Nicole hits the Bahamas and is expected to become a hurricane before hitting Florida overnight

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Tropical Storm Nicole hits the northwest Bahamas en route to eastern Florida, where it is expected to hit like a hurricane by early Thursday and bring heavy rain, damaging winds and possibly tornadoes in some places again retrieve of Hurricane Ian.

Nicole is bringing dangerous storm surge and high winds to Grand Bahama Island, the US National Hurricane Center said in its 4 p.m. ET update.

The center of Nicole, with sustained winds of 70 mph, just 4 mph shy of hurricane force, passed over the Bahamas Great Abaco Island Wednesday at the beginning of the afternoon then Grand Bahama and it is more than 50,000 inhabitants.

Nicole is expected to eventually become a Category 1 hurricane Wednesday en route to Florida, where it could make landfall on the southeast or east-central Florida coast overnight, according to the hurricane center.

Forecasters added that those affected by the storm should not focus on the exact track of the center of the storm, as Nicole is a large storm with “hazards extending well north” of the projected track.

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“Nicole’s outer bands have already begun to impact east-central Florida,” the National Weather Service office in Melbourne, Florida said. said in a 3:30 a.m. tweet. “The conditions, especially along the coast, are dangerous. The waters will begin to rise again this afternoon when the high tide arrives around 8:20 to 8:30 p.m. STAY AWAY FROM BEACHES.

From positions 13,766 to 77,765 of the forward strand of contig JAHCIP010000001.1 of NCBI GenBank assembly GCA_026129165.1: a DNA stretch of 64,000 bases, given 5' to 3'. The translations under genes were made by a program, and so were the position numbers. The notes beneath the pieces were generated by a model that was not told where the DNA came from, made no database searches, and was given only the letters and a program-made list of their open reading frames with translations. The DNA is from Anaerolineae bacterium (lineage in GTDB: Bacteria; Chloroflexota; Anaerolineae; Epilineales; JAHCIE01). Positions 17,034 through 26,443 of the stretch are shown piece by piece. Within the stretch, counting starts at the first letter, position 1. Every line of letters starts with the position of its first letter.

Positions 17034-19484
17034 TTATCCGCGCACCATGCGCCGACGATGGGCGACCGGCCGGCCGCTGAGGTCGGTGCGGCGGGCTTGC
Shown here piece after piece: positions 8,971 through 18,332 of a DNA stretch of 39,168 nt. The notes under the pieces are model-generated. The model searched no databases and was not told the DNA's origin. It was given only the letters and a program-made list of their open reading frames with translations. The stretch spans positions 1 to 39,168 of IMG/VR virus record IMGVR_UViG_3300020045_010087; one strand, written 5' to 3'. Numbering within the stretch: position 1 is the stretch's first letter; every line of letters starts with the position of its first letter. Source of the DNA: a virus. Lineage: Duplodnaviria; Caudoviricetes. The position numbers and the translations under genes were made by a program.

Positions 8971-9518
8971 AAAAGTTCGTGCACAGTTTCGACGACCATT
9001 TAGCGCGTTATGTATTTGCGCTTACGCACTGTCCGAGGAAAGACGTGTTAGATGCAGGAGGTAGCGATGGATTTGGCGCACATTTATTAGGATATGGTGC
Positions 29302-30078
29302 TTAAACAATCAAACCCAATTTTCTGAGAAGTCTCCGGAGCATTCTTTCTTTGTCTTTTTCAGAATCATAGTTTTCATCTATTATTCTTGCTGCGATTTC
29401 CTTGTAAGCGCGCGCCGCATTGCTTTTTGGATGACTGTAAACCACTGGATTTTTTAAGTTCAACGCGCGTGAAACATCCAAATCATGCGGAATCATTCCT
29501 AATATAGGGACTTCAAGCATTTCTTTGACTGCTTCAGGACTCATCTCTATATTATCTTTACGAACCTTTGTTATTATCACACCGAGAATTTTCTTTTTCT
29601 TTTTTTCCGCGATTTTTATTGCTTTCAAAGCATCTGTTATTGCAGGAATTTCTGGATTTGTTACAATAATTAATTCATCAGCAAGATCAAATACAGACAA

Nicole would be the first hurricane to make landfall in the United States in November in nearly 40 years. More than 5.3 million people along Florida’s east coast are under a hurricane warning and 4.1 million are under a hurricane watch.

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Tropical storm-force winds (39 to 73 mph) were already battering parts of Florida’s east coast Wednesday morning, the hurricane center said, as was flooding. Ankle-deep water was pooling in parts of Boynton Beach north of Boca Raton, photos posted by the police on Facebook To display.

Some drivers were also navigating ankle-deep floodwaters on the streets of West Palm Beach on Wednesday morning, video of CNN Affiliate WPEC shows.

After landing in Florida, Nicole is expected to weaken as she crosses the southeastern United States on Thursday and Friday. Still, it’s still a threat of flooding and damage in Florida, which has been reeling for Ian hit in September along the west coast and then wreaked havoc across the state, killing at least 120 people in the state and leveling neighborhoods.

In addition to the destructive winds, Nicole should deliver:

• Heavy Rain: About 3 to 8 inches are possible from the northwest Bahamas to eastern, central and northern parts of Florida. About 2 to 6 inches are expected from parts of the southeastern United States south and central Appalachia and west of the mid-Atlantic through Friday, the hurricane center said.

• Storm surge: coastal water levels could rise as much as 6 feet above normal tide in the Northwest Bahamas and up to 5 feet from North Palm Beach in Florida to Altamaha Sound in Georgia. Surges of up to 4 feet are possible south and north of this range, including across parts of the South Carolina coast.

• Tornadoes: Some tornadoes are possible Wednesday night through Thursday in eastern Florida, southeast Georgia, eastern South Carolina and southeast North Carolina, the report said. hurricane center.

Tropical storm-force winds extended up to 485 miles from the center of Nicole, the hurricane center said. The huge wind field – wider than Ian’s stronger on his approach to Florida – means nearly the entire state will experience winds of 39 mph or more from Nicole.

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